Asia Minute: China’s Recycling Policy Change Hits the Region
China is changing its recycling policy, and the impacts are being felt all around the world. That includes Hawai‘i because some shipments of recycled material that used to go to China will no longer be accepted. But China’s new policy is already having an immediate effect in a number of places—including Australia. HPR’s Bill Dorman has more in today’s Asia Minute.
China has tightened restrictions on what it will accept as imported waste.
Since the 1980’s, China has taken trash from other countries, and paid for it. Some was converted to re-usable commodities such as scrap metal. Other material wound up in landfills.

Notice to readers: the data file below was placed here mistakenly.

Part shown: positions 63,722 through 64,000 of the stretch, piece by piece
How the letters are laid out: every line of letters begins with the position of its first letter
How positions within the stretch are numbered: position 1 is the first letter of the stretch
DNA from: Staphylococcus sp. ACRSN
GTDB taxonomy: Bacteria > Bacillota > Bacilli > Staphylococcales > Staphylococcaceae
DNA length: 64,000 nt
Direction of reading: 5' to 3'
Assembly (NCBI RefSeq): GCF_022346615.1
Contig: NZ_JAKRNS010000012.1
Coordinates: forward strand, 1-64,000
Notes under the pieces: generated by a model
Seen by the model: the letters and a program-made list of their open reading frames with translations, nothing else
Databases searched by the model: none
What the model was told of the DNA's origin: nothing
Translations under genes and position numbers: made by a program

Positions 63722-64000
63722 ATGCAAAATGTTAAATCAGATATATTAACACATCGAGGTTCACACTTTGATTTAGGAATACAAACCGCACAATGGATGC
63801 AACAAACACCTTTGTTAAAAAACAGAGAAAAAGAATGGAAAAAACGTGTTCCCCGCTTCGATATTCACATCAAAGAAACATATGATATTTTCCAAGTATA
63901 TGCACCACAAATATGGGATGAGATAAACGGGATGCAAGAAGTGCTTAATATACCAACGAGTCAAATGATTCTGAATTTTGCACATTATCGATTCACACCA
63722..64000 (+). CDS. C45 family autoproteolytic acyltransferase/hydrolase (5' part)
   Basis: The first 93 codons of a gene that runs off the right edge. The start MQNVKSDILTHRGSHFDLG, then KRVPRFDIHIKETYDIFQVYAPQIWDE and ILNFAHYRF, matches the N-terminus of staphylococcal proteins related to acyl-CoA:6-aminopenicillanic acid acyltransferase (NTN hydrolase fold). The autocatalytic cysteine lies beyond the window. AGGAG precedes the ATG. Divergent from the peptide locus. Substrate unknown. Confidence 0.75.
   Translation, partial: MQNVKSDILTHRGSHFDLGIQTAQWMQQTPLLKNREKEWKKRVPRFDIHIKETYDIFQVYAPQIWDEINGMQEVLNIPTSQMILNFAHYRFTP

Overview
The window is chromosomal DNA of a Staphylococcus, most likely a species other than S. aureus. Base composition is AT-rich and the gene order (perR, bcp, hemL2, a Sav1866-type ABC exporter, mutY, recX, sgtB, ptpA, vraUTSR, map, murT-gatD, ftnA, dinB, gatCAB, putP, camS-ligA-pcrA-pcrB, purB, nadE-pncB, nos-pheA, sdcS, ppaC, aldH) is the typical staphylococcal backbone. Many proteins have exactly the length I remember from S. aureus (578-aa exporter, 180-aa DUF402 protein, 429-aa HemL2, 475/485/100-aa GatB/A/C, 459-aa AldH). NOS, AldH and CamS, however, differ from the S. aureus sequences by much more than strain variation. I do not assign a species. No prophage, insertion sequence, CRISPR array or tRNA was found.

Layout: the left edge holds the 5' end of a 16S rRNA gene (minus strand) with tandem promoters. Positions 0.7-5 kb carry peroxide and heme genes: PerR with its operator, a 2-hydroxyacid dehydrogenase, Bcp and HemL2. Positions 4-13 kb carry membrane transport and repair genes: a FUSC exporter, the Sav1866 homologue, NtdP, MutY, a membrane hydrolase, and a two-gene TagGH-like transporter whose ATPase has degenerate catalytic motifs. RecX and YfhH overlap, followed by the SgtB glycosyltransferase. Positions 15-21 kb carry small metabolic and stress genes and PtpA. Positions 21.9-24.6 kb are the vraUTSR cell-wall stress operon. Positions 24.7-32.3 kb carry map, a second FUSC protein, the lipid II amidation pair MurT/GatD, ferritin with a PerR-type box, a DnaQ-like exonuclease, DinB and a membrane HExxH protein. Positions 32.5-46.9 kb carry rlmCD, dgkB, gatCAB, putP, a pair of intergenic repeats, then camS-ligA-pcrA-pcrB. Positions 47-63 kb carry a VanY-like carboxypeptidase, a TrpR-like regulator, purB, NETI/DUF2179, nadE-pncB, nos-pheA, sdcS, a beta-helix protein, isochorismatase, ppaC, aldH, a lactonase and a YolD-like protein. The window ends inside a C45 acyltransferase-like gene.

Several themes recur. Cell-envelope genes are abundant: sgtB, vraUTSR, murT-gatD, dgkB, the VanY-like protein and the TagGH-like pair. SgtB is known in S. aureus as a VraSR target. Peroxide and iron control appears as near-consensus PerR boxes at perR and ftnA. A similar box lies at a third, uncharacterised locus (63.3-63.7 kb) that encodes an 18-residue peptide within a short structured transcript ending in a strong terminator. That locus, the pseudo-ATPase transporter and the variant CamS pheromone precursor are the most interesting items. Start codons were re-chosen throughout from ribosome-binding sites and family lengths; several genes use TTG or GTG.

According to government figures, China bought nearly 50 million tons of trash in 2015. It came from around the world—Europe, the United States, and the Asia Pacific.
But it’s a low-margin business and not exactly environmentally friendly.
The Beijing government put out a notice to the World Trade Organization in July alerting other members it was changing business practices. At the start of this year, China stopped accepting 24 categories of solid waste—from some textiles and plastics to certain kinds of metals.
The Australian Broadcasting Corporation says that has disrupted the shipment of 600,000 tons of waste that up to now has gone from Australia to China every year. The change in China’s policy may force a change in Australia’s policy on trash.
Debates are underway about bolstering the country’s domestic recycling industry—and taking steps such as using recycled glass as road building material.
But for now, many recyclable items are simply piling up in warehouses around Australia.